In 1967 we were three years away from the goal of landing a man on the moon. NASA really worked hard to realize the goal and wanted to honor the assassinated Kennedy’s dream. However, on January 27, 1967 during training, a spark in the oxygen rich capsule caused a fire which resulted in the deaths of White, Grisson, and Chaffee. NASA closed things down for two years to check and recheck safety. As one of the results, on the tip of the space craft is a torpedo looking item that is used as an abort launch system and discarded shortly after takeoff.

Ad Astra Per Astra

Ad Astra Per Astra is a memorial to the three astronauts who perished by fire in Apollo 1 training. Astronauts take on the risk of death.

Ad Astra Per Astra means “To the Stars With Difficulties”. This is also the state motto of Kansas. There was much bloodshed to the path to becoming a state, determining whether Kansas would be a free state or slave state. Kansas was admitted to the Union as a free state.

Stage 4 house five J1 engines. The most powerful engines to ever to be used.
Here is a closeup of Apollo Stage 1 and I have included the people for scale. These engines are powerful and efficient engines that use oxygen and hydrogen. All the fuel is spent within 8 minutes. It is a seismic event.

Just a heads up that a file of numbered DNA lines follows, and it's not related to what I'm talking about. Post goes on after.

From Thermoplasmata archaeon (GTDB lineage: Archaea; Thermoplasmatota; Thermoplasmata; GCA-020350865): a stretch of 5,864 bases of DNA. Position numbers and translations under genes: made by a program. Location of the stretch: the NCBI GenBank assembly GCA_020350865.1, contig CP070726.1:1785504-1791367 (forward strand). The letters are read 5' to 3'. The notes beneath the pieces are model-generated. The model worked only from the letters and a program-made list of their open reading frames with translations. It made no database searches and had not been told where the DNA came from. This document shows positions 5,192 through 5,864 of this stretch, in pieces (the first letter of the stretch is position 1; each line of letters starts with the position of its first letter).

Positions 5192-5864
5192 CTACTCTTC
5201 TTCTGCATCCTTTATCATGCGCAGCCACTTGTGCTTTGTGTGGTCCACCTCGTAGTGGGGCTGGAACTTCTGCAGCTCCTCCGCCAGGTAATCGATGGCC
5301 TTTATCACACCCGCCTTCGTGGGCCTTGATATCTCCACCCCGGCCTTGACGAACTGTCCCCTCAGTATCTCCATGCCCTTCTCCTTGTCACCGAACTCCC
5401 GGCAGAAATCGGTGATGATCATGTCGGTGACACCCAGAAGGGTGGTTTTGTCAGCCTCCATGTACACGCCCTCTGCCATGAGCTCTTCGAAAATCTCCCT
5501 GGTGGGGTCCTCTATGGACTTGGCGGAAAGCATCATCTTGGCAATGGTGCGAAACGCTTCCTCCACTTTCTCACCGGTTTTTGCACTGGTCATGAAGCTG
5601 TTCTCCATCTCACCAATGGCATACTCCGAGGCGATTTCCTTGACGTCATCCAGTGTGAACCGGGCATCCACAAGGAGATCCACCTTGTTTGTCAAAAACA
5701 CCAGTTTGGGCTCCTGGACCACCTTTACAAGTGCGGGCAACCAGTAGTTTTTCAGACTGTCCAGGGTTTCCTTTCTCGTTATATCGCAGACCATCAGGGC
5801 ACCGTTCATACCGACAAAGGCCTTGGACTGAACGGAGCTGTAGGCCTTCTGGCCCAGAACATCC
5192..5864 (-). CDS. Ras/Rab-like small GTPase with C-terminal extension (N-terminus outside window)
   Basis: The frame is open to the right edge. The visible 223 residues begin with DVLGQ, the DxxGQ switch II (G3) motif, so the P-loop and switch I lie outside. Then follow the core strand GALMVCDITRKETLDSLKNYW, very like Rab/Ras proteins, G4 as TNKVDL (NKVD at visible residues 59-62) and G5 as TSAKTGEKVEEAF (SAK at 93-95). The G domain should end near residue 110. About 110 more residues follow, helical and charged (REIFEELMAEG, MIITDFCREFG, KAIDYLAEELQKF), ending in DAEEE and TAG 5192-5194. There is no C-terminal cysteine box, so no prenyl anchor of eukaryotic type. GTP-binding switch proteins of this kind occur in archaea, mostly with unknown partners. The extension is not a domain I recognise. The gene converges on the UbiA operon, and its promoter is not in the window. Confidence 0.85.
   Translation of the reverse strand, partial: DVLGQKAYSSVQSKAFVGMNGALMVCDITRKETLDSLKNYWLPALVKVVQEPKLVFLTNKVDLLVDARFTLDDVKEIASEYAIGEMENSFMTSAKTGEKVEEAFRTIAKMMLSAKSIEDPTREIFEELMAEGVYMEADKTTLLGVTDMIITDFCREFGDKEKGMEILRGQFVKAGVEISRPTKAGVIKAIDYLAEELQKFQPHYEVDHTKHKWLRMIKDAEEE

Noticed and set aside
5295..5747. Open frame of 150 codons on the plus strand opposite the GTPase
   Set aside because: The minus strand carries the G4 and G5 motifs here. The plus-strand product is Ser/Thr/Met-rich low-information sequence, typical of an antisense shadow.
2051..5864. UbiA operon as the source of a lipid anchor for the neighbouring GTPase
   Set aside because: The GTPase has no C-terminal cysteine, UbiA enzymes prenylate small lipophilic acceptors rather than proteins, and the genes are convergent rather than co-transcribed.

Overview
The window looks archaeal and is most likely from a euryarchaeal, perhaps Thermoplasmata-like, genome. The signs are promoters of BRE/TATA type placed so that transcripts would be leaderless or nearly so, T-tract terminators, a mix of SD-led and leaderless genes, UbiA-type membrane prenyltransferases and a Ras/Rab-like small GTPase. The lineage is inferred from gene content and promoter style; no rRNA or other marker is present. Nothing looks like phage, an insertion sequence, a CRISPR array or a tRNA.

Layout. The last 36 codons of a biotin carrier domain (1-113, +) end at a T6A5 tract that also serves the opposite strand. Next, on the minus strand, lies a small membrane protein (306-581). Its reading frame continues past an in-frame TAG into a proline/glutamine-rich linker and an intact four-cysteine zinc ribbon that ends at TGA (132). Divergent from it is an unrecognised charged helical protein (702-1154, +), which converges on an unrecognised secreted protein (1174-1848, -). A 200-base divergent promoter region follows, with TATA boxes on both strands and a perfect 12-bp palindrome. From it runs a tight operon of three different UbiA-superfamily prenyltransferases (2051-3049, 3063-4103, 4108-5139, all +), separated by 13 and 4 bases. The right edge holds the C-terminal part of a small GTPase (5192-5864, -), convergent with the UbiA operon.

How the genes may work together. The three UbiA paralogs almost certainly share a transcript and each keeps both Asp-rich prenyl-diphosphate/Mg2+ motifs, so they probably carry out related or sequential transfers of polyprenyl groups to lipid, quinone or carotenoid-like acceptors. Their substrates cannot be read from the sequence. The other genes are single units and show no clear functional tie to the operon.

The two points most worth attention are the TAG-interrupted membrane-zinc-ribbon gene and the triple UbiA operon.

Apollo Stage 2
Apollo Stage 3: There are 45 minutes of checks to initiate abort. Once stage 3 is fired, there is no turning back. Stage 3 eventually burns up in the atmosphere.
Apollo Command Module and Service Module Capsule. Only the Command Module returns to earth.

The lunar lander folded up into cone shape and reunited with the main capsule when they were returning. A lunar rover was assembled on the lunar surface. It was used to collect rocks.

There are three rovers still on the moon. Think of it as a used car lot.  They still work but just need a fresh battery.

Here are all the places that the Apollo spacecrafts landed…the cars are sure to be nearby.

We went into the Lunar Theatre to watch the landing on the moon that occurred on July 20, 1969.  The mission control room has been preserved for the museum.

In 1972 the pocket calculator was invented which is two years after last Apollo mission. There is 100x more processing power in that handheld calculator than what was used to land on the moon. They went to the moon using a pencil, slide rule and brains. WOW!!!